What are you guys doing to keep your energy balanced and sobriety strong as time goes on?

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8 months!

This weekend made 8 months without a drop of alcohol. 8 months of learning how to actually LIVE, 8 months of reality, 8 months of remembering what I ordered on Amazon, 8 months of SO MUCH MORE TIME, 8 months with NO HANGOVERS, 8 months of figuring out what I like and doing it, 8 months of happy, grateful, scared to death, lonely, but SOBER and glad to be it!

I cant believe I am going into Memorial Day weekend, and all I can think about is how awesome every morning will feel!

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The Reality of Mommy-wine & Drinking Memes

Mothers Day is quickly approaching. With the rise of the mommy-wine culture, there are a disturbing amount of cards “joking” about how moms need alcohol or drugs to deal with the stress of parenting or how children are the reason moms need to turn to substances. Just take a look at the images above for a sampling (thank you to my Hip Sobriety group-mates for posting these)! This messaging is so dangerous but has really taken off. You can’t go a day without finding a meme justifying substance use in the name of stress.

I would have been the first in line to buy the socks that said “if you can read this, get me more wine” or the sign that said “its 5 o clock somewhere” – so I get it. But the thing is, I related to these messages because I had a problem. I related to them because I did not know how to face struggles in life, and alcohol (at first) helped me forget about them. Then later, I still didn’t know how to face them, AND there were even more of them, AND alcohol wasn’t really doing a good job at helping me forget them -so I had to drink a little more of it to forget them. Then later, I still had all these damn problems, and I had to drink even more alcohol to forget them, and I was starting to feel worse and worse about them. Then later…you get the point, right? I had a bad relationship with alcohol, and it was damaging my life and soul, but damn those socks are cute – am I right? Because if I can act like the funny little socks and the funny little memes are just jokes – and not actually signs of my big scary ass problem – well then, I can carry on drinking and harming myself right in plain sight with no one stopping me.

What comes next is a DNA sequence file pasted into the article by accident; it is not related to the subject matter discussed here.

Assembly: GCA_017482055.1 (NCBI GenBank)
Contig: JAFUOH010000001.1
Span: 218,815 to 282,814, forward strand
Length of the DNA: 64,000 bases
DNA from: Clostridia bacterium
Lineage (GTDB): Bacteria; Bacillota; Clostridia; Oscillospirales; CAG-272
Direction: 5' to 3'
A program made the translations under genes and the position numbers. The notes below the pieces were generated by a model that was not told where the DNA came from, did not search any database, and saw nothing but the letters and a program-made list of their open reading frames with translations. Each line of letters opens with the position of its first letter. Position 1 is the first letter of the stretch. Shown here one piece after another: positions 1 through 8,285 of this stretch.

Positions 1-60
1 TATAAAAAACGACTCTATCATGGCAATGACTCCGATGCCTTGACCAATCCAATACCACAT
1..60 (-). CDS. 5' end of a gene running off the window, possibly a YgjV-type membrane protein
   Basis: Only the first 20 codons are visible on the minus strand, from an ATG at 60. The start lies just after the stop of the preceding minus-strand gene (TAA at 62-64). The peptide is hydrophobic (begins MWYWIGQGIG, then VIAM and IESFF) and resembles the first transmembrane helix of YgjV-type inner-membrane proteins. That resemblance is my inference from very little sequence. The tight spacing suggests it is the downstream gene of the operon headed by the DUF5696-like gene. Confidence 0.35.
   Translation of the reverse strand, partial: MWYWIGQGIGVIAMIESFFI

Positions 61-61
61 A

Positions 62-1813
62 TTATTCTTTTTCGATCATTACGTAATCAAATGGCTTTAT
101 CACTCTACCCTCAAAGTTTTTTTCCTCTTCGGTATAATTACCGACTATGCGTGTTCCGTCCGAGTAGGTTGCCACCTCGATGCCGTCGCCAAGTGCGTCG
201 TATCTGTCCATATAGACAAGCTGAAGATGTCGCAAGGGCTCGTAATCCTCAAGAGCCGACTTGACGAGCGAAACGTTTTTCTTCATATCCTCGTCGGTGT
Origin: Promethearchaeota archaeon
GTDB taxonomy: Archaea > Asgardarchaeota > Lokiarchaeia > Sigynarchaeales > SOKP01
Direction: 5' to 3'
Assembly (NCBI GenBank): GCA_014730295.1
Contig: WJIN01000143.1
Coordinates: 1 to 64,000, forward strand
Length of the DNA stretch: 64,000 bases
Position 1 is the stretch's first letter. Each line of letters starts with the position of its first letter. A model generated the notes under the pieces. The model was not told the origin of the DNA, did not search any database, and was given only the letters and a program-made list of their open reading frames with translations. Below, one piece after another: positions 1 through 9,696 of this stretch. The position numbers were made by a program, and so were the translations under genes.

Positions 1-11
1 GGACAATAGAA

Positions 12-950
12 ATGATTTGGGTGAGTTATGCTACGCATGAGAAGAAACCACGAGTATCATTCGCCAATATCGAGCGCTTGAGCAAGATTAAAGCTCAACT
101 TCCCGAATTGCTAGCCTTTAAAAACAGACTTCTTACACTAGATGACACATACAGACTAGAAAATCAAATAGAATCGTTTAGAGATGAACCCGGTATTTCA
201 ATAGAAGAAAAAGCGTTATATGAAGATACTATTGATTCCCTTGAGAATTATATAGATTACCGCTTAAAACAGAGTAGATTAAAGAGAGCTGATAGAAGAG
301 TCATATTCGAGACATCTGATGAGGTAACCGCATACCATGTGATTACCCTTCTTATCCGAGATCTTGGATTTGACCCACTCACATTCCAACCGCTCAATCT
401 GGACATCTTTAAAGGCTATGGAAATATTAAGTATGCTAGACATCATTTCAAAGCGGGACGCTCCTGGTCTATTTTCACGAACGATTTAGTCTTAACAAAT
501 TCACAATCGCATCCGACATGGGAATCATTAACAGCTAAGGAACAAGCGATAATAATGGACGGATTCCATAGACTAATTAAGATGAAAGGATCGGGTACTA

What’s frightening to me is how much of this message is out there! How women and moms are being targeted and marketed to. It’s like the booze industry is screaming “Life is hard! Don’t waste time facing adversity and learning to be present! Instead, avoid life and check out with this cup of potentially addictive poison! While you’re at it, teach your kids that this is what they get to do when they grow up too! Go ahead and start our marketing job for us, Moms”!